An accident just waiting to happen!

Posted by in Resolving Conflict at Work | 0 comments

How often do you hear members of the public saying they were not surprised a collision occurred, describing the place as “an accident waiting to happen.” Typical comments are: “I am not surprised at all. Ever since the road layout changed, it’s been chaos. We all knew it was only a matter of time.” “People come whizzing through here at 40mph and no one knows who has priority.” “We complained to the council but did they listen to us?” In other words, the people around identified a set of circumstances that was likely to result in an accident sooner...

read more

Difficult people do exist…..but they think YOU are the problem!

Posted by in Resolving Conflict at Work | 0 comments

Difficult people do exist…..but they think YOU are the problem!

If I asked you to name three people whom you consider to be “difficult”, how long would it take? Typical responses are “Only three?” You may have different reasons for each choice.  Something about their behaviour or communication doesn’t fit with your pre-conceived notion of how people should behave. Imagine, though, if every reason you give for finding someone difficult to deal with actually pointed back at you! If you were to analyse your reasons, I think you may find some overlap which tells you much about yourself. This is not to say that they are right and you...

read more

The Eagle in the Rain

Posted by in Resolving Conflict at Work | 1 comment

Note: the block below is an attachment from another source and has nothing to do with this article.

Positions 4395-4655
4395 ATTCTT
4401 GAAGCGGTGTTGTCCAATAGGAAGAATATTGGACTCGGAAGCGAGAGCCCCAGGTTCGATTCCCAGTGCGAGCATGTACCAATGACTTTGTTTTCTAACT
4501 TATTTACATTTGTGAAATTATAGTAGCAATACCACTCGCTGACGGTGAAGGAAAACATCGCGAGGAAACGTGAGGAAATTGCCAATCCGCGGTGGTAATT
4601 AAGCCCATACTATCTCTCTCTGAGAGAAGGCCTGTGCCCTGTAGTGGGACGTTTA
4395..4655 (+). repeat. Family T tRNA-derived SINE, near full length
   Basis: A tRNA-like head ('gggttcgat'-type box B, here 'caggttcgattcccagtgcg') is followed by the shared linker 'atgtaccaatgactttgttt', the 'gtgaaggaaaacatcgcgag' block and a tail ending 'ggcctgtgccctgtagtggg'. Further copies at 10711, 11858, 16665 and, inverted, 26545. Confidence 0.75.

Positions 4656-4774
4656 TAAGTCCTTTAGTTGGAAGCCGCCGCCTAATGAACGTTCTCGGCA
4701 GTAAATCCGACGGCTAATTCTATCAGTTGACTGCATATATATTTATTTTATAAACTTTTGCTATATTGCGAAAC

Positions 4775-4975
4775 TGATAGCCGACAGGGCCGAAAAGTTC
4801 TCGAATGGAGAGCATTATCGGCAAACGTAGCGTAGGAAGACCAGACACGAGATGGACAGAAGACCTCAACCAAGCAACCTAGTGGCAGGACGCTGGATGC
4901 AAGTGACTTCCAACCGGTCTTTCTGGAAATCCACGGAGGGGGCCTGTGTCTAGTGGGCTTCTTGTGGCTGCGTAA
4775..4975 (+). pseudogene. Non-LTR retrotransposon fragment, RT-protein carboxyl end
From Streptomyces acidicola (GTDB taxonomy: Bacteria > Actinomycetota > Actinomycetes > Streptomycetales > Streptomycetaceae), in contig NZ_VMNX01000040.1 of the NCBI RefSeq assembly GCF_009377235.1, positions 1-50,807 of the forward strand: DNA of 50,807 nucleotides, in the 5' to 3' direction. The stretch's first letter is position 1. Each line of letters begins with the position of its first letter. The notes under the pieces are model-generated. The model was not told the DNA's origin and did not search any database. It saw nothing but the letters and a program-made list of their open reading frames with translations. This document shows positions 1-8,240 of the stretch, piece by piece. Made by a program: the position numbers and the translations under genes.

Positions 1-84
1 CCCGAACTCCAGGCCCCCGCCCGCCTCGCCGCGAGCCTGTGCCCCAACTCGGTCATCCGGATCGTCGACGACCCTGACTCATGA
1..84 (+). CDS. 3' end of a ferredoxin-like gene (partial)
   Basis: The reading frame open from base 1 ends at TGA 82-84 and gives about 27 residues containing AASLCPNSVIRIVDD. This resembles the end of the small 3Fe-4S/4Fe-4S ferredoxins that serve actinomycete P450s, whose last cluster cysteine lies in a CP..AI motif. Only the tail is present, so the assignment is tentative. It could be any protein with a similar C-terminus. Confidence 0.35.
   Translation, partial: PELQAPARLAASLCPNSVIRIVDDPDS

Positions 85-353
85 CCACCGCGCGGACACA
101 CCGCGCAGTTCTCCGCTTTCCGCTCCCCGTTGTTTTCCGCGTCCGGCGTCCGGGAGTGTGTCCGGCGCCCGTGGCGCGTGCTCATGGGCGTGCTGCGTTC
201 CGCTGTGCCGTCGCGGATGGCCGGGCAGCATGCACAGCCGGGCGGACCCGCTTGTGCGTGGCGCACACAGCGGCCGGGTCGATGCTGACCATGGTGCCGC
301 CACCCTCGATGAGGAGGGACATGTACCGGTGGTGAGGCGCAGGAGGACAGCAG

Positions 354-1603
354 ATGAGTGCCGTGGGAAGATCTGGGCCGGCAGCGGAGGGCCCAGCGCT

The Eagle in the Rain

My sister reminded me of a powerful fable last week. When it rains, most birds head for shelter. The eagle is the only bird that, in order to avoid the rain, starts flying above the clouds. This set me thinking.  Eagles are among the longest living birds. Their life is full of lessons we can learn. I started a Google search and came across a wealth of information.  The most useful I found was at http://tinyurl.com/d3wojuk. It has more information than I can possibly do justice to, so do refer to it.  Here is a synopsis of what I...

read more

The Two Envelopes

Posted by in Resolving Conflict at Work | 0 comments

I was reminded this morning of an old story.  A manager is given a golden handshake from his cushy job in a large organisation.  At his farewell party, he meets Tom, his eventual replacement.  They share a drink or two and Tom asks the outgoing manager if he has any advice for him. The outgoing manager tells Tom that he has prepared two envelopes in his upper right hand desk drawer.  “They are labelled Crisis #1 and Crisis #2” he tells Tom, “When you get your first crisis that you can’t handle on your own, open the first envelope,...

read more

The Heart Surgeon and the Car Mechanic

Posted by in Resolving Conflict at Work | 0 comments

A heart surgeon took his car to his local garage for a regular service. The mechanic was knowledgeable and skilled. And he charged a reasonable fee for his services. “So,” says the mechanic as he worked on the surgeon’s big complicated engine, “I’ve been wondering about what we both do for a living.  Like you, I check how an engine is running, open it up, fix the valves, and put it all back together so it works good as new.  We basically do the same job don’t we? And yet you are paid ten times what I am –...

read more